Financial stress has crept into many of our lives. Here’s how to identify and remedy stress caused by fiscal angst.
The term “financial stress” has crept into the Australian vocabulary. It’s not surprising with the ever increasing cost of living, led by rising house prices, and mostly stagnant wages.
According to comparison site Mozo, almost half of us are using our credit card to buy groceries and according to the ABC, 20% of us don’t have access to $500 in case of emergency.
On top of this, a recent study conducted by our very own Employment Hero revealed that a whopping 52% of the working population struggles to pay their bills on time. As a result, 2.5 million workers have taken out a payday loan. 85% of those who have taken it out a payday loan find it harder to meet their financial demands, beginning a cycle of debt.
In light of this, we must all ask ourselves. Am I suffering from financial stress? Am I at risk of being financially vulnerable at any point in the future?
What is financial stress?
Think about the last time you felt worried about money. That’s financial stress. It’s any time that you feel stress – feeling anxious, overwhelmed or worried – because of your financial situation. According to a study in 2017 by Core Data and fintech startup, Financial Mindfulness, a whooping one third of all Australians are in significant financial stress.
How does financial stress impact me?
Financial stress can affect you like any other type of stress with symptoms including insomnia, depression, heart problems, weight gain or loss and high blood pressure. But people feeling financial stress can also exhibit unhealthy coping behaviours (like drinking too much) or being irritable and angry towards loved ones.
How can I deal with financial stress?
Here are our top tips for dealing with financial stress.
1. Learn about finance
Start with the basics. Discover the key pillars to financial health and implement them slowly (you don’t want to add to your stress). Life Hero is a great place to start so you’re already on the right track.
2. Create a budget
Understand how much money you make and how much you spend. It sounds simple because it is, and yet many people have yet to take this first step! We’ve got some handy tips on how you can start to make a budget and then stick to it.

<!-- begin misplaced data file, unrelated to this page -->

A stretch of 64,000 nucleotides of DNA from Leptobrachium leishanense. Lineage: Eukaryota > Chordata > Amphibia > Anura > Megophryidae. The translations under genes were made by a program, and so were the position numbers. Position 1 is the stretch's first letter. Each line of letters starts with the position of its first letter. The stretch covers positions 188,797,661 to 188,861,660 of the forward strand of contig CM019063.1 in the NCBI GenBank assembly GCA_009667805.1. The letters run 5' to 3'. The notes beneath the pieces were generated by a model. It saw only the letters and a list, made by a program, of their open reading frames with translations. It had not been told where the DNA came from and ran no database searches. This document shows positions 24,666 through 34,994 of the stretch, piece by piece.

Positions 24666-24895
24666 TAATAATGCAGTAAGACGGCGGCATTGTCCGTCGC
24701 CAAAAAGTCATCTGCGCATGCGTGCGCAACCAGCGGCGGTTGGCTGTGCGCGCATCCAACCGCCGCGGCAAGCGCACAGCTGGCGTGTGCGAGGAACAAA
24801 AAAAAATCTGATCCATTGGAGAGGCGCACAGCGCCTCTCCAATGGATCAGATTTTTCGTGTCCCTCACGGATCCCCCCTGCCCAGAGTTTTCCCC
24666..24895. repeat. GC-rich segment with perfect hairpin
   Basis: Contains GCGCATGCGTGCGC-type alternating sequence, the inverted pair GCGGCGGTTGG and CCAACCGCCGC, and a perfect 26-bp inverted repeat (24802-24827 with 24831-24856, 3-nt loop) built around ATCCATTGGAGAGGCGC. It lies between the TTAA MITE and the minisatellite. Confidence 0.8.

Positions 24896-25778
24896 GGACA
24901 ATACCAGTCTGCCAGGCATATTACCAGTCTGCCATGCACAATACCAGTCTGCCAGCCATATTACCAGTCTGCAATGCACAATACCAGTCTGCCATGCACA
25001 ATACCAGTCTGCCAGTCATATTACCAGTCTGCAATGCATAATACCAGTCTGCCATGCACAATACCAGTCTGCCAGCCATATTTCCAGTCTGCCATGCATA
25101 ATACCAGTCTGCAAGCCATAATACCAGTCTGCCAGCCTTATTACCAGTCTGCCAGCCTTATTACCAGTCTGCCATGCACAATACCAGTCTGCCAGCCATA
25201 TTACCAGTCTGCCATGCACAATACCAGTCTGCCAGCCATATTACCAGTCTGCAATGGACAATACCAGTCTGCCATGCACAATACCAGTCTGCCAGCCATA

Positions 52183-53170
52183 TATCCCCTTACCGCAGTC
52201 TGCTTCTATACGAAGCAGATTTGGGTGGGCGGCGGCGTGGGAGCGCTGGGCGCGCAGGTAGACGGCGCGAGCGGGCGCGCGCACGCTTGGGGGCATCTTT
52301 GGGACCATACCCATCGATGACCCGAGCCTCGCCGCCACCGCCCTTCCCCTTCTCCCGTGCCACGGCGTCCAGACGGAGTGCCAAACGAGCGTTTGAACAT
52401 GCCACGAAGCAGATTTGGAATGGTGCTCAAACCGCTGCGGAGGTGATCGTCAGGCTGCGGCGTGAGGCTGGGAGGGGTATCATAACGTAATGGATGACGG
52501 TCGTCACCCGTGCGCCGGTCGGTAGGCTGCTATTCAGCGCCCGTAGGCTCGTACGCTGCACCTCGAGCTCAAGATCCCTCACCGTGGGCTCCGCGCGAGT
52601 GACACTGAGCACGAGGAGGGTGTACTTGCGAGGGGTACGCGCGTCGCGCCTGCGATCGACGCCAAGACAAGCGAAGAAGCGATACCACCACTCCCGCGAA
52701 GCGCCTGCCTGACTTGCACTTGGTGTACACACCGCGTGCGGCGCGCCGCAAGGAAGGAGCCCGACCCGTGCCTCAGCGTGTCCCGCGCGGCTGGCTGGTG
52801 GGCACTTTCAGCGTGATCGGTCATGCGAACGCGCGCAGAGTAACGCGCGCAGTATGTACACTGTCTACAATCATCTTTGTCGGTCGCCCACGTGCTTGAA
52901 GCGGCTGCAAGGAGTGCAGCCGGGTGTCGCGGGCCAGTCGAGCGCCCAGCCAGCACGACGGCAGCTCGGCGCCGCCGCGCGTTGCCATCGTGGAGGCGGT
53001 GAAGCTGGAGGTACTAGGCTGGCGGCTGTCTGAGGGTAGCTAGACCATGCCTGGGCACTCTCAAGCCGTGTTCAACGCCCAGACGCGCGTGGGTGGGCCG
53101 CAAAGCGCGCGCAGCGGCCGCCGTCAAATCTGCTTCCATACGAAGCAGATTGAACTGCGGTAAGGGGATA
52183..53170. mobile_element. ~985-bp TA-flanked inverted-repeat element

3. Understand your debt cycle
While you’re making your budget take the time to see what got you into debt in the first place so you can avoid it in future. Do you use your credit card too frivolously? Is UberEats costing you more than you thought? Small things can add up.
4. Explore physical fitness options
Exercise is a great way to deal with stress. If you are new to working out, read these tips by a personal trainer about how you can slowly start to introduce exercise into your routine. Financial stress is another type of stress so anything that helps you manage your regular stress (breathing exercises, meditation, exercise) will be helpful.
5. Have a backup plan in place for emergency funds
Did you know that people who get paid more frequently are better off? Chances are you may have had an inkling since Employment Hero’s research showed a huge majority of Australian workers preferred weekly or fortnightly pay. You might not be able to change your payday but if you need access to extra money for an emergency, know where you can get it from and how much it will cost you so you can incorporate it into your budget. Income insurance is another option to consider.
Connect with one of our financial experts to learn how you can get the most out of your money
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